The pub looks very nice – done out in a stylishly understated way by the owner Nigel Richardson who recently did the fit out of Jason Atherton’s Mayfair venue the Pollen Street Social (Atherton was due to attend until a last minute chef crisis intervened). The food looks worth a try too –  upmarket pub stuff such as steaks, rump of lamb, and slow roasted belly of pork and there’s also dishes such as roasted figs, parma ham and dolcelatte that suggest a touch of subtlety from chef Adam Barnacle.  It’s clearly hoping to rival local venues such as the Golden Fleece in South Croxton and the Bull’s Head in Woodhouse Eaves. If you get to eat there soon – do let us know your thoughts.

March of the Buffets

September 13, 2011

First the good news. The Litten Tree – that  tatty, mothballed pub that has for some time been a wart on the airbrushed good looks of High Cross – is slated for redevelopment into a restaurant. Now the “meh” news – the planned occupant is Red Hot World Buffet.  The Leicester branch will join Nottingham, Northampton, Manchester, Leeds, Milton Keynes and Liverpool in offering you the chance to have Indian, Italian, Mexican, Chinese etc all in the same place, for an inclusive price, alongside several hundered others.  I’ve been to the Nottingham one and when I say it was better than Leicester’s Zucchero, I’m not really paying that much of a compliment.

It’s a fairly brash, go-ahead business so no doubt you’ll get to hear when it’s nearer to launch. It joins the soon-to-open More on London Road as the latest mega-buffet and while I can see why they have an attraction, it will be a great pity if they take business away from smaller restaurants that are trying to do something more interesting.  I can’t help but feel that a fundamental part of their appeal is they take away risk – the risk that you might not like something, that you might somehow embarass yourself by misprouncing something, ordering the wrong thing. Go to a big shed where everyone just piles in and you can stay safe and anonymous – like the food. I think I actually quite like risk.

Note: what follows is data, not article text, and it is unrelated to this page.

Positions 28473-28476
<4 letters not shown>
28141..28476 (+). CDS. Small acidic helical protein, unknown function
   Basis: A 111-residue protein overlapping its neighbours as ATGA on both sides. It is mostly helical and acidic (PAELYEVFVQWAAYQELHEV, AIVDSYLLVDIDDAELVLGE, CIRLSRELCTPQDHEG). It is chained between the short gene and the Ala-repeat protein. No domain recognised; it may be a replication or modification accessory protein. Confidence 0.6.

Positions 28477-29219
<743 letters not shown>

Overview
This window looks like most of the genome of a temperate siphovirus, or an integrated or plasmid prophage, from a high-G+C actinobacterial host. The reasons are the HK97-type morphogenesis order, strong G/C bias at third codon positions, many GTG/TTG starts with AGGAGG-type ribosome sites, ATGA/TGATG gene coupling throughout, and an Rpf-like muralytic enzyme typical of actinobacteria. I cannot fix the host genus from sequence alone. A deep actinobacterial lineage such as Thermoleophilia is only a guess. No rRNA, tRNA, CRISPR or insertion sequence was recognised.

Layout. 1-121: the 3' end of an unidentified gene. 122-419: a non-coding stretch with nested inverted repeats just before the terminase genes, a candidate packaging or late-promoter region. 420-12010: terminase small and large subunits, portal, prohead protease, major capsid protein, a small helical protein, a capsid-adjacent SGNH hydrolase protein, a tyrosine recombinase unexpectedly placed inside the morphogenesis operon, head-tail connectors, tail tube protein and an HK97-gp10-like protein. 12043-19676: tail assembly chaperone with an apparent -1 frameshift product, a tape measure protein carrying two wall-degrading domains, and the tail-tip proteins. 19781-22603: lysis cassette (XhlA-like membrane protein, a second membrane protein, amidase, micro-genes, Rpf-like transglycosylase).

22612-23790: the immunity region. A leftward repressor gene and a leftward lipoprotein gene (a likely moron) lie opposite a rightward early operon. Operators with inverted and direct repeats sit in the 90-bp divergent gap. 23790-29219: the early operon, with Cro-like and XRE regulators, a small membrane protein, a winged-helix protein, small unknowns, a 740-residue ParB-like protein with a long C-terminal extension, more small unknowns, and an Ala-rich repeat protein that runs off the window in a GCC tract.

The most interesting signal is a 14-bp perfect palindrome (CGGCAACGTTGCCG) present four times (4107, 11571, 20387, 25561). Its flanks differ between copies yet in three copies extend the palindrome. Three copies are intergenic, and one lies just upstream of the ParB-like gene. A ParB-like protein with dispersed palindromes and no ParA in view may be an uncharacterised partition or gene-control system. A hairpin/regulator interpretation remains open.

Slightly different in scale will be Lupa di Roma on Market Street, in the premises of a former Cornish pasty shop. Don’t know much about it other than it bills itself as a tavola calda, so is likely to be simple food – pizza, pasta, pannini  –  in a cafeteria/buffet format.

Maiyango Kitchen Deli

September 6, 2011

By and large, Leicester city centre has struggled to support a really good deli.   Stones in St Martin’s prospered for a while, there’s the market and a couple of Polish enterprises and the revamped Rutland and Derby is an innovative response, but mostly delis survive out in the suburbs and in farmshops. So it’s great to see Maiyango extend their succesful brand with the launch of a Kitchen Deli on 1 October.

Located on Highcross Street round the corner from their restaurant and below their hotel, it promises fresh bread baked with locally produced flour, pastries, petit fours, pasta,  chutneys, pickles, cordials, spice blends and sauces. Much of it will be made in their own kitchens, using local produce and they will be running a veg exchange scheme to encourage local small-scale growers to swap their produce for Maiyango goodies. It will also offer the chance to eat in and to have stuff delivered locally by bike.

I’ve admired owner Aatin Anadkat’s commitment to Leicester and enjoyed Maiyango’s food both at the restaurant and at catered events and am confident this will be a real boon to the city.

Another quick note – the lovely Belgrave Hall Good Food Fair takes place on Saturday 17 and Sunday 18 September. Lots of local suppliers of good food in a charming setting from 11am to 4pm. I’ll be there Sunday.

Born and Bread

September 3, 2011

A reminder that as of Thursday, Leicester Born and Bread is now up and trading and providing handmade, small-batch bread for the Leicester masses.  Jessica has now added prices to the website and is also now using organic flour from the Whissendine windmill in Rutland.  You can pick up the likes of a small white sandwich loaf for just £1, half a dozen cheese and spring onion rolls for £3.50 or a herb fougasse for £2.50.